Quality Inn & Suites Downtown
150 Euston St.
Charlottetown, PE C1A 1W5
Phone: (902) 894-8572
Fax: (902) 368-3556
One of the oldest seats of Government in Canada, this building is an architectural delight. The legislative body of Prince Edward Island used to meet here from the early 19th Century. Every year this site receives a huge number of visitors. A variety of tours and presentations are available. Enjoy their audio- visual presentation that will take you back in time. Open all year round, Province House National Historic Site of Canada gives out a majestic historical charm.
Dine at Prince Edward Island's only brewery. The Gahan House Brewery brews seven ales on the premises. For casual, pub cuisine, the Gahan House Pub & Brewery offers pub classics like fish and chips, local favorites such as PEI mussels, and their own unique dishes including bacon wrapped scallops. Located in downtown Charlottetown, this is the perfect lunch or dinner spot between hours of sightseeing. Be sure to book a brew tour for after your meal to get a remarkable look into how your tasty beverage was made.
St. Dunstan's Basilica is a beautiful stone cathedral in Charlottetown. It was built in 1916 and is a landmark location in the city. Elaborately carved, the church is a specimen of French-Gothic architecture and claims to be the only Roman Catholic cathedral in the region.
Be a part of history by attending one of the open concert series held at the Peake's Wharf. Restaurants, shops, entertainment venues and boutiques are tucked along the stretch as well.
Beaconsfield reminds visitors of the Victorian charm of the mid-nineteenth century. Twenty-five rooms and eight fireplaces make the Beaconsfield home a true treasure. Tours are offered year round and an on site bookstore sells an assortment of material on the history and the architecture of the island.
Built and designed in typical Georgian style, the Government House of Prince Edward Island or Fanningbank of Charlottetown is the Lieutenant Governor's residence. It also hosts several royal meetings and events of the city. The historic site attracts tourists primarily for its unique architectural design. All in all, a good place to visit, particularly if you wished to be more familiarized with the city and its governance. Call ahead for more details or visit the website.
An offshoot of the Gahan House Brewery, the Prince Edward Island Brewing Company in Charlottetown is an impressive microbrewery. Spanning across 25,000 square feet (2322.58 square meters) is located in a renovated former cabinet factory and has a charming and inviting feel to it. Featuring a huge brew house, an event space with a stage used for concerts and other major events, a retail store and a bar, it is open to the public for tours daily. Children under 19 years can have an alcohol free tour. There is also a cold beer store on site. Popular for their natural craft ales, a visit to this brewery is a must while in town.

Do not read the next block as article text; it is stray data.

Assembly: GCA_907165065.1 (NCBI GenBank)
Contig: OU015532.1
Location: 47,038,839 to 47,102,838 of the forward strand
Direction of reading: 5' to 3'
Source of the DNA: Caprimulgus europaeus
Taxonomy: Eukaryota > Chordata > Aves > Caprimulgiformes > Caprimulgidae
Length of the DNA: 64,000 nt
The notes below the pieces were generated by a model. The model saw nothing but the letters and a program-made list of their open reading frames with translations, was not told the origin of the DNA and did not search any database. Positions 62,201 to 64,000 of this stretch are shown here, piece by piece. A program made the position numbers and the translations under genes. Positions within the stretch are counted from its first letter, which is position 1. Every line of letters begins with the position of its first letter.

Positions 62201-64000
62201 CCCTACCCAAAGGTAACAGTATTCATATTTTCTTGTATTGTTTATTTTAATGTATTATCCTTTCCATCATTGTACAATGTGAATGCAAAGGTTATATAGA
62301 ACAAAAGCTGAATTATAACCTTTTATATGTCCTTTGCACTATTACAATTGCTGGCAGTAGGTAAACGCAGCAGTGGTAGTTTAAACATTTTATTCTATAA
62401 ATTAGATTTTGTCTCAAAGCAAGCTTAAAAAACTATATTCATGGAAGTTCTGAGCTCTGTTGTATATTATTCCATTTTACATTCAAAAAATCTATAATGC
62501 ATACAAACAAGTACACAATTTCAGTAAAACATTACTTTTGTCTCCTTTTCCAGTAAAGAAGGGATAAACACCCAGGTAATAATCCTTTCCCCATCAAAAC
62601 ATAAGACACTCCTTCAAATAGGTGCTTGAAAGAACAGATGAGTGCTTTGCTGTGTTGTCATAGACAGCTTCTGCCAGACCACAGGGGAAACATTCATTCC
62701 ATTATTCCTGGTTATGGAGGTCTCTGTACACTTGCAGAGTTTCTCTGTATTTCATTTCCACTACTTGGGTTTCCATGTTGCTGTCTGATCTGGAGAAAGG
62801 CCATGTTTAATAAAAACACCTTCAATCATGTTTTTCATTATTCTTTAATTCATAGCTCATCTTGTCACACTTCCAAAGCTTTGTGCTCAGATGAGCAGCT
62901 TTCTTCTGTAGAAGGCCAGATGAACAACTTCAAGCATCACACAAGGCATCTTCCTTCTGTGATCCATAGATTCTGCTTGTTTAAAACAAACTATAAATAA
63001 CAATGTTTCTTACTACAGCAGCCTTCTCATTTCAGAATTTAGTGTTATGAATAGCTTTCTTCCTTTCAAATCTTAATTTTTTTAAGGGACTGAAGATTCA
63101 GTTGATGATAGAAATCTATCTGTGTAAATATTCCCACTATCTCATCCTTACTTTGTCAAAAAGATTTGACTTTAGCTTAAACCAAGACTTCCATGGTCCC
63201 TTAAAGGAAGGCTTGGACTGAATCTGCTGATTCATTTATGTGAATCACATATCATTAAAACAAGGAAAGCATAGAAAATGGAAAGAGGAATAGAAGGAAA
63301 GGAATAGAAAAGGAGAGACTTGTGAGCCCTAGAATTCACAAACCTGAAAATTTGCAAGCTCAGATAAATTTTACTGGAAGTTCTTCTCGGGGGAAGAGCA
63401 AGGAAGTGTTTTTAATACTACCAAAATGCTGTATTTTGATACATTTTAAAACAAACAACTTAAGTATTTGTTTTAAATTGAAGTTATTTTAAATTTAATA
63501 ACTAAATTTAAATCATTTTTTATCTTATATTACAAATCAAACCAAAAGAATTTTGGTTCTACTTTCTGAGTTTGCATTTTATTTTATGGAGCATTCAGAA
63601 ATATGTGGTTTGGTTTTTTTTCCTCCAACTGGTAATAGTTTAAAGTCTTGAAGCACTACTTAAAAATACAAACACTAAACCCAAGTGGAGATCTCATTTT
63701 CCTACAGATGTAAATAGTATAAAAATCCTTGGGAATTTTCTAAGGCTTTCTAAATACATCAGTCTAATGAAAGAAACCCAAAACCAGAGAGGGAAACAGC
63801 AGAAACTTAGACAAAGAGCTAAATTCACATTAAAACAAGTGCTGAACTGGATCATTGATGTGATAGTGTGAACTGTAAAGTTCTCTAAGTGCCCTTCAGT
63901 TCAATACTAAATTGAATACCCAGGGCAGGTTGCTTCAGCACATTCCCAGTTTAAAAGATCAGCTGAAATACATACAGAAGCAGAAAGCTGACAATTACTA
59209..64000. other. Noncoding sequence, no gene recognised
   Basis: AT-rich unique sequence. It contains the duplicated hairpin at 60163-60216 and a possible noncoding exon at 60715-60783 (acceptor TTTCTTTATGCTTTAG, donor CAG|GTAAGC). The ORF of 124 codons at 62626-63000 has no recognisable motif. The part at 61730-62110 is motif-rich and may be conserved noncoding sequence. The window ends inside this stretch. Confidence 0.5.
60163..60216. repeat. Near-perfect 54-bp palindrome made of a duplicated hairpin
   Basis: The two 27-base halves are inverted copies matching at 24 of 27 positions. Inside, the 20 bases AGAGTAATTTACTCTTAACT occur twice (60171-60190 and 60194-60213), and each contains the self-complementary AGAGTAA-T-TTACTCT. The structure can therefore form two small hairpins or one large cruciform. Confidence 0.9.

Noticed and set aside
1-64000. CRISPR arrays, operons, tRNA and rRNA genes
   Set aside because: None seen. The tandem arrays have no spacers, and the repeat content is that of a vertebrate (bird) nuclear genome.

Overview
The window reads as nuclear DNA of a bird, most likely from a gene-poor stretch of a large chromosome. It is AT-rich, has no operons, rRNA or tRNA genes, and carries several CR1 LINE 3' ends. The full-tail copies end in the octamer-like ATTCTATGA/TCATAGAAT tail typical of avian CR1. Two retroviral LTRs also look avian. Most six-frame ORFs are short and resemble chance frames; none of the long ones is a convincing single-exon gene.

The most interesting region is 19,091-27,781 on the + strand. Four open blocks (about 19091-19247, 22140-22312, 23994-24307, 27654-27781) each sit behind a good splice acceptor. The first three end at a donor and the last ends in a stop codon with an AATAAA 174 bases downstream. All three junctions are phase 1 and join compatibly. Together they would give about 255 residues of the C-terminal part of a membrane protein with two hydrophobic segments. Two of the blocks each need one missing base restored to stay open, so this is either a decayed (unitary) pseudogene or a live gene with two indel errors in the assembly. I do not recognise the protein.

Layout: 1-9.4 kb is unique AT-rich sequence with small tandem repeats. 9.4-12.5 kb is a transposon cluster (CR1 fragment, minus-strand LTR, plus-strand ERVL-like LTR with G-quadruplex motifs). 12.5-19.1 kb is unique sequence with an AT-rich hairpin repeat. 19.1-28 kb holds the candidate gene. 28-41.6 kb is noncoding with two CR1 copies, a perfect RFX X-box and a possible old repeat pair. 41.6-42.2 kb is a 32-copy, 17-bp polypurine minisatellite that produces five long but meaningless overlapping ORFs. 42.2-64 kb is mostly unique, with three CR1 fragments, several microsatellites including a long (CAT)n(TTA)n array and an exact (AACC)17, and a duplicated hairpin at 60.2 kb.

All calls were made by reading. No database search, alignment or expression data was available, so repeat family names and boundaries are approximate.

Port-la-Joye Fort Amherst National Historic Site of Canada recognizes the first permanent European settlement on Prince Edward Island. In 1721, a French captain, newly relocated to Ile Saint-Jean (what is today Prince Edward Island) described Port-la-Joye as "one of the most beautiful harbors that the eye can behold." Today, visitors can see the grass covered ruins of this once-great community. After the Acadian deportation of 1758, a fort was commissioned at Port-la-Joye that came to be known as Fort Amherst; it was the administrative capital of Prince Edward Island for over a decade. Learn more about the rich history of the island at this designated Canada national historic site. The area also has stunning views of the bay.
Rustico was the home to many Acadians after the Treaty of Paris in 1763. The Farmers' Bank of Rustico and Doucet House preserve the legacy of the Acadian lifestyle. The Farmers' Bank of Rustico Museum recreates the 1800's, housing exhibits on banking and the Acadian way of life. The Doucet House holds countless period antiques and furniture. It is the oldest house in the Rustico area and quite possibly the oldest house on the island.
The Green Gables Heritage Place is a beautiful rural farm that dates back to the 19th Century. This tranquil farm served as an inspiration and later as a setting for the celebrated novelist Lucy Maud Montgomery's most popular novel, Anne of Green Gables. Hordes of tourists and fans of the novel come here quite often to have a glimpse of this beautiful farm that served as a setting for this famous novel. Check website for daily-changing hours.
The Lucy Maud Montgomery's Cavendish National Historic Site is where this talented writer brought Anne of Green Gables to life. In actuality it was David Jr. and Margaret Macneill’s, her grandparents’ farm. The write also wrote other classics like The Story Girl and Kilmeny of the Orchard here. After she died the house was declared a historic site that is now open to the public to come and see what inspired the writer to create that story. Check website for varying dates.
Imagine all characters from the Anne of Green Gables came hopping by to say hello to you? That is exactly what happens in the Avonlea Village, a fictional recreation of the village from the book written by Lucy Montgomery. You can go around the village and participate in the different competition held here or simply stand by and listen to the fine country tunes. Take a picnic basket along from the office and go on a outing with the characters that will entertain you all through out. To know more about the place, check the website.